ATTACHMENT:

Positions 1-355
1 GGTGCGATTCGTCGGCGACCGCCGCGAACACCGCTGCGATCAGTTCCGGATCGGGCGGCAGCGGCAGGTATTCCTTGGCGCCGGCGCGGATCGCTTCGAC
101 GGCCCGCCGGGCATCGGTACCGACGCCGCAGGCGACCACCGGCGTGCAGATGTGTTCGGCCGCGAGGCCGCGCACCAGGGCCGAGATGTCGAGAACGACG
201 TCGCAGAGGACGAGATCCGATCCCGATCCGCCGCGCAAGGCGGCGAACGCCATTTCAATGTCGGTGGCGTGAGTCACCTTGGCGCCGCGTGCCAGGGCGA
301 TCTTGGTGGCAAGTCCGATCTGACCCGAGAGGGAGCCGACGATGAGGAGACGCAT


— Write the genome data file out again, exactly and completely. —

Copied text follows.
Positions 1-355
1 GGTGCGATTCGTCGGCGACCGCCGCGAACACCGCTGCGATCAGTTCCGGATCGGGCGGCAGCGGCAGGTATTCCTTGGCGCCGGCGCGGATCGCTTCGAC
101 GGCCCGCCGGGCATCGGTACCGACGCCGCAGGCGACCACCGGCGTGCAGATGTGTTCGGCCGCGAGGCCGCGCACCAGGGCCGAGATGTCGAGAACGACG
201 TCGCAGAGGACGAGATCCGATCCCGATCCGCCGCGCAAGGCGGCGAACGCCATTTCAATGTCGGTGGCGTGAGTCACCTTGGCGCCGCGTGCCAGGGCGA
301 TCTTGGTGGCAAGTCCGATCTGACCCGAGAGGGAGCCGACGATGAGGAGACGCAT